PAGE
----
Different people have different styles of communication, and different people and situations can require that we alter our styles in order to achieve our goals. Learning skills for communication can help us to reduce conflict in our lives, and to get our needs met more often.
People range in their communication styles between being unemotional to highly emotional, and between being very subtle and indirect, to being straightforward or event blunt. These two dimensions of communication vary depending on your personality, your learning history, your culture, and the situation in which you are communicating.
Individuals who are low on directness and low on emotion tend to have more passive communication styles, while individuals who are high on directness and high on emotion tend to have more aggressive communication styles. Individuals who are low on directness and high on emotion tend to have passive aggressive communication styles.
While we may have a tendency towards one of these styles, we can learn skills to move us towards moderate levels of emotion and directness, and to become assertive, constructive communicators.
Do’s and Don’ts During Conflicts
Relationships of all kinds involve conflicts because different people have different needs and preferences, and these can sometimes interfere with others. When trying to resolve differences, there are some guidelines that can assist in keeping the conversation calm and reasonable, and help to reach a solution.
It is extremely important to learn to be an active listener when somebody else is speaking. By showing interest in the other person’s point of view, you will develop a deeper understanding of where the problem is for the other person, and that will help you to find possible solutions.
You can listen actively by letting the other person speak, maintaining good eye contact, nodding to show that you are still paying attention, and saying things like “okay”, “mmm hmmm” or “I see”. You can also show that you have understood the other person by repeating back to them their central message, or paraphrasing what they have said to make sure you have understood.
When you are describing your difficulties, it is important to be clear and precise about the problem, focus on the other person’s behaviour, and avoid making statements about their personality, which they cannot change as easily as their behaviour. It is also helpful to avoid language of extremes, like “you always” or “you never”, because such statements are rarely completely true, and invite the other person to argue with you by coming up with counter examples.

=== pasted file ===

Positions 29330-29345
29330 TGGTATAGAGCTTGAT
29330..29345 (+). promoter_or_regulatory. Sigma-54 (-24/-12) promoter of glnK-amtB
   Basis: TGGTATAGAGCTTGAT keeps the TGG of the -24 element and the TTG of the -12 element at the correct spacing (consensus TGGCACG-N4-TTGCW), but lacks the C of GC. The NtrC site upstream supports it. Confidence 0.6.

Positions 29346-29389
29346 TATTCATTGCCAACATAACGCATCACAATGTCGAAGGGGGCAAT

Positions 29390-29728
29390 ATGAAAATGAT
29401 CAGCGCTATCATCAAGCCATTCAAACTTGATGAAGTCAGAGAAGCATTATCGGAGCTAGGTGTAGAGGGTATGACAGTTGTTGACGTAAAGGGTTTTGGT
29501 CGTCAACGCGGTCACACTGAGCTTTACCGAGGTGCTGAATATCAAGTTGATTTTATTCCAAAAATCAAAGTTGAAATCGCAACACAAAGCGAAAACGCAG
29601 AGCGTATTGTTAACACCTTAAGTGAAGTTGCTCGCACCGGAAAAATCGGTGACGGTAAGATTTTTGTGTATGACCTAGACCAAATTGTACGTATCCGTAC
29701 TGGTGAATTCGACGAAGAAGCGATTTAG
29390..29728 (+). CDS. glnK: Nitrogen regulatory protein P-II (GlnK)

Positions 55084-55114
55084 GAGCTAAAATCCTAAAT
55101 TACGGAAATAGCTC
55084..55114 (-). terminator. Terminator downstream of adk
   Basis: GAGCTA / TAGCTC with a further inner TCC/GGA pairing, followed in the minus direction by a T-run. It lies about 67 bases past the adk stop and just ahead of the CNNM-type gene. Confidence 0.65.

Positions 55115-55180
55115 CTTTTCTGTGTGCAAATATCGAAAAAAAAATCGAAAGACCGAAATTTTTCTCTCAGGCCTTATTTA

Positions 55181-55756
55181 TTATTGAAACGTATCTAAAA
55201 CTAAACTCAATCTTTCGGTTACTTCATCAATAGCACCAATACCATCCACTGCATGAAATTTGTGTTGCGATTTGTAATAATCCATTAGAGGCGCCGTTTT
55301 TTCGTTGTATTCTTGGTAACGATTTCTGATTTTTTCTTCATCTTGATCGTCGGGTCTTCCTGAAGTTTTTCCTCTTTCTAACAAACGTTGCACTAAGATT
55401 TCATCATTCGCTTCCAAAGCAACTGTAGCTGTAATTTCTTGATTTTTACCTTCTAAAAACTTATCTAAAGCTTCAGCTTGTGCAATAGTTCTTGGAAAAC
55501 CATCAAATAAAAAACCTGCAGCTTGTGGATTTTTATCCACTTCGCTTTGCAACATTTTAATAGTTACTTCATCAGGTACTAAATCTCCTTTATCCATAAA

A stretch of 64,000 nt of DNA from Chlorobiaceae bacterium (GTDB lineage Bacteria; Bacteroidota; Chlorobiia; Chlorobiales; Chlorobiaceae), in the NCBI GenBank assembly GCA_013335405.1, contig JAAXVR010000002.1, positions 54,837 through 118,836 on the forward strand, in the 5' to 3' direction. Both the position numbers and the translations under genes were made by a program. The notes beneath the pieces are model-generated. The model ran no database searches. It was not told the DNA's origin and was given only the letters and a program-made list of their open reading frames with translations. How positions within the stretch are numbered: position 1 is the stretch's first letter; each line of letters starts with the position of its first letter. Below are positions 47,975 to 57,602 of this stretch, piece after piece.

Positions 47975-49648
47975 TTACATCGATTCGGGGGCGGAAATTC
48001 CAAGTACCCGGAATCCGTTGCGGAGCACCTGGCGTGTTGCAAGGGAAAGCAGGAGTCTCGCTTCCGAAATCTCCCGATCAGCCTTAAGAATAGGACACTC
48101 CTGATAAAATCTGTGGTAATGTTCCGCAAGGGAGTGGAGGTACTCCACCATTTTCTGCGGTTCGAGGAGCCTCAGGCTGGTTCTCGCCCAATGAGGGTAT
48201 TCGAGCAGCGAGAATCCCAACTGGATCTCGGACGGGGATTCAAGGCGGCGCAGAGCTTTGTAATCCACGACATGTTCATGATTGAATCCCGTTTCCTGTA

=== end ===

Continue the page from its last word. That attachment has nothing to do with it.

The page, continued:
During very difficult conflicts, it can be useful to use the formal structure of an “I statement”.
This takes the form “When you (problem behaviour), I feel (your difficult emotion), and I usually (your unhelpful reaction). I would prefer if you could (the behaviour you would prefer to see from the other person).” For example, “When you leave dirty dishes in the sink overnight, I feel irritated and resentful, and I usually do the dishes to make the kitchen clean in the morning. I would prefer if you could clean up your own dishes before you go to bed.”
These more formal statements help you to organise your thoughts and get your message across about what is troubling you.
There are a number of specific techniques you can learn that can help you to be assertive in difficult conflicts.
With the Broken Record technique, for instance, you calmly repeat your message, sometimes using different words, but without justifying yourself or explaining any further, in order to stick with your message in the face of a clever or persistent person.
The Logical Consequence technique allows you to describe a course of behaviour that you will take if something undesirable occurs, for instance: “If you raise your voice again, I am going to stop discussing this, and leave the room, and wait until we can discuss this calmly without raising our voices at each other.”
Learning assertiveness and communication skills can be empowering and extremely valuable in helping you to decrease the amount of conflict in your life, meet your goals in your relationships and at work, and make life overall more pleasant.
Author: Dr Catherine Hynes, BA Hons (Philosophy & Neuroscience), MA (Cognitive Neuroscience), PhD (Clinical Psychology & Clinical Neuropsychology).
Dr Catherine Hynes has a PhD in clinical psychology and neuropsychology from the University of Queensland and can provide expert help to people wanting to improve their assertiveness and communication skills. She uses evidence-based therapies, and works with her clients in a warm and supportive way to help them decide what therapy and what strategies are most suitable to their personal tastes and circumstances.
To make an appointment, you can book Dr Catherine Hynes online, or freecall Vision Psychology on 1800 877 924 today.
- Michel, F (2008). Assert Yourself! Perth, Western Australia: Centre for Clinical Interventions.